Buccal Carcinoma

Updated: Aug 09, 2018
  • Author: Christopher Klem, MD; Chief Editor: Arlen D Meyers, MD, MBA  more...
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Carcinoma of the buccal mucosa is relatively uncommon in North America, compared with other oral cavity cancers such as carcinomas of the tongue or floor of the mouth. Squamous cell carcinoma is the most common pathology and more prevalent in those who use tobacco and alcohol.

The image below depicts buccal carcinoma.

Early oral squamous cell carcinoma in the buccal m Early oral squamous cell carcinoma in the buccal mucosa arising from a chronic candidal leukoplakia in a person who smokes heavily. The lesion was a painless, chronic indurated lump.


As the orifice of the upper aerodigestive tract, the oral cavity plays a critical role in breathing, speech, and swallowing. The buccal region is particularly important in bolus formation, preventing food from spilling into the lateral oral gutters or extraorally during the oral preparatory phase of swallowing. Cancer of the buccal mucosa and subsequent treatment of the disease may interfere with these functions.

Buccal carcinoma has the propensity to become aggressive, with high rates of locoregional recurrence. Diagnosis and treatment at an early stage leads to significantly improved prognosis and function over advanced disease.




Squamous cell carcinoma of the buccal mucosa accounts for 5-10% of all cancers of the oral cavity in North America and Western Europe. It occurs more often in men, with a male:female ratio of 3-4:1, and most commonly in the 7th or 8th decade of life.

The incidence of buccal carcinoma is much higher in Asia. In Southeast Asia, the disease is the most common form of oral cavity cancer. In India, buccal carcinoma is the most common cancer in men and the third most common cancer in women.

The higher rate of buccal carcinoma in Asia is likely related to the widespread practice of betel nut chewing. Betel nut, composed mainly of the fruit of the Areca Palm and often mixed with tobacco, is placed along the buccal mucosa to induce a feeling of euphoria. Buccal carcinoma related to betel nut chewing tends to develop at an earlier age, with most cases occurring between the ages of 40-70.



Tobacco and alcohol use are the main etiologic agents associated with the development of buccal carcinoma. In North America, a history of using tobacco is documented in 70% of patients. Although alcohol by itself is not thought to be a significant risk, tobacco and alcohol have a well-recognized synergistic effect in the development of carcinoma.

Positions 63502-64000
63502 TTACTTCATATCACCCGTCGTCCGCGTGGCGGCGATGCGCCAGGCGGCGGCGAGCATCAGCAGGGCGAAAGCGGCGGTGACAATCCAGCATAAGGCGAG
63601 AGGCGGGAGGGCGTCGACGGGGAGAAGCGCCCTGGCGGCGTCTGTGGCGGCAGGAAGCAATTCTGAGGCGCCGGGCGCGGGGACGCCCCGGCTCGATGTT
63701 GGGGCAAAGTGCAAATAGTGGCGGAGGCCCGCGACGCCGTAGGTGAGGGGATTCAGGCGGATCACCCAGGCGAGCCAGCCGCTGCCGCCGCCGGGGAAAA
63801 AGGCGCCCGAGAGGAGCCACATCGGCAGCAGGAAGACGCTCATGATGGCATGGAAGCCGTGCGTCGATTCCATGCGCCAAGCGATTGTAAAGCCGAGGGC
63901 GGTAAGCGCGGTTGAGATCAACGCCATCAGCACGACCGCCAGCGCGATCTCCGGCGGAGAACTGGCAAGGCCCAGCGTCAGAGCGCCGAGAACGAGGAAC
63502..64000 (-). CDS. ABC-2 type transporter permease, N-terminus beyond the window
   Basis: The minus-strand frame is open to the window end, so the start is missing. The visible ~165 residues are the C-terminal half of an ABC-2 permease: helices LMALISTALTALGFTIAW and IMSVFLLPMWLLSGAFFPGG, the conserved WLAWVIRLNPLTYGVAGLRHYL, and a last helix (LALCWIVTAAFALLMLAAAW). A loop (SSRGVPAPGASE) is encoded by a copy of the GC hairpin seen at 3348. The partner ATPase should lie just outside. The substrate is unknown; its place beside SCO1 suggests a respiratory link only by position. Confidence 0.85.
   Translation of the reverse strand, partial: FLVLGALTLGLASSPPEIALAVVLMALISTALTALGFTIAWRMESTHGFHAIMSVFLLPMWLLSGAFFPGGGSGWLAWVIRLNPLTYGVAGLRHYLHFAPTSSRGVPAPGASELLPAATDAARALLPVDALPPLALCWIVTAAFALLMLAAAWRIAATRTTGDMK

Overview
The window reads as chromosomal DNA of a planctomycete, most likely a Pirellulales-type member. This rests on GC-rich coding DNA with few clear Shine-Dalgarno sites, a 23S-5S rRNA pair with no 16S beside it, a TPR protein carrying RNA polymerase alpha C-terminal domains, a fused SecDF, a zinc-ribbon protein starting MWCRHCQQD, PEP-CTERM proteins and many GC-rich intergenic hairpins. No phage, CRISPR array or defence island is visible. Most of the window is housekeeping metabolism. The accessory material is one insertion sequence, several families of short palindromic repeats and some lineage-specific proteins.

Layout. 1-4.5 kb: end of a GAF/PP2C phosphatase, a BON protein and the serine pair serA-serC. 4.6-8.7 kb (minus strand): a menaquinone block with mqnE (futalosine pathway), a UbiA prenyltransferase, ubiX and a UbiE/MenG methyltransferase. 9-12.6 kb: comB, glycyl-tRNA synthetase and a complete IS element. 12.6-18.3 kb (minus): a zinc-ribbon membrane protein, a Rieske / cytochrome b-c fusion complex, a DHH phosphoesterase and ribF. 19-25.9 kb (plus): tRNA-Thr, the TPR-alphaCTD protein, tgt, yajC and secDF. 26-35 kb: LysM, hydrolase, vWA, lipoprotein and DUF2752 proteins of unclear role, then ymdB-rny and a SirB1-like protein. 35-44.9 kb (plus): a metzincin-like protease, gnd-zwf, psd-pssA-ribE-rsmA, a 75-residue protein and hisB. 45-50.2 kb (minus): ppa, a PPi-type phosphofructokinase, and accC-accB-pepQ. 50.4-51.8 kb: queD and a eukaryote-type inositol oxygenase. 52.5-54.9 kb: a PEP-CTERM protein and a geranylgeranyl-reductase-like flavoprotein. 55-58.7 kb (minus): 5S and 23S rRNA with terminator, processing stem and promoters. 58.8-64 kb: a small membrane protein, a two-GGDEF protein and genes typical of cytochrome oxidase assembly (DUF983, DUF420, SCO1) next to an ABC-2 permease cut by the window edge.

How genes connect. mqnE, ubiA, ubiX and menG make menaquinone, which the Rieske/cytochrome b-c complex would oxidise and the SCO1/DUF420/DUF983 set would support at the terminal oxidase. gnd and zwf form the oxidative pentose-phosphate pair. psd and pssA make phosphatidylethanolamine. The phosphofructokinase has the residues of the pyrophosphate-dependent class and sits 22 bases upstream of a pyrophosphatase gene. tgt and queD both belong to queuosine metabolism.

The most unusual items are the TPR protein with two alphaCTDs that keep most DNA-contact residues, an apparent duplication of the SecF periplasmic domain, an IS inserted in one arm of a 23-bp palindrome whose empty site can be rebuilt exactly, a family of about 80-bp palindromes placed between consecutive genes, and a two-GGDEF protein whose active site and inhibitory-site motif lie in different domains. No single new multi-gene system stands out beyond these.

In Asia, betel nut is a significant etiologic agent, in addition to tobacco and alcohol. In India, over 90% of patients with buccal carcinoma have a history of using betel nut. [1]

Other suspected but not confirmed etiologic agents include human papilloma virus, poor oral hygiene, and chronic irritation.

Premalignant conditions include submucosal fibrosis and lichen planus. The latter has a reported transformation rate of 0.5-3%, whereas the former has a malignant transformation rate of 0.5%.



Buccal carcinoma commonly presents as a slow-growing mass on the buccal mucosa. Small lesions tend to be asymptomatic and are often noted incidentally on dental examination. Pain commonly occurs as the lesion enlarges and ulceration develops. Oral intake may worsen the pain and lead to malnutrition and dehydration. Associated symptoms include bleeding, poor denture fit, facial weakness or sensory changes, dysphagia, odynophagia, and trismus.

A detailed medical history is important to determine the patient's candidacy for surgery or radiation therapy. The person often has a history of tobacco and alcohol use. A history of previous malignancies of the upper aerodigestive tract should be ascertained.

Comprehensive examination of the head and neck should be conducted with a focus on the oral cavity. The mucosa of all the subsites of the oral cavity and oropharynx should be examined systematically. Palpation is important to determine the depth of invasion. Mandibular or maxillary alveolar invasion should be noted on inspection and palpation. Dentition must also be assessed, especially if irradiation is part of the planned management. The larynx and hypopharynx should be assessed by means of examination with a mirror or flexible endoscopy to rule out a second primary tumor of the upper aerodigestive tract.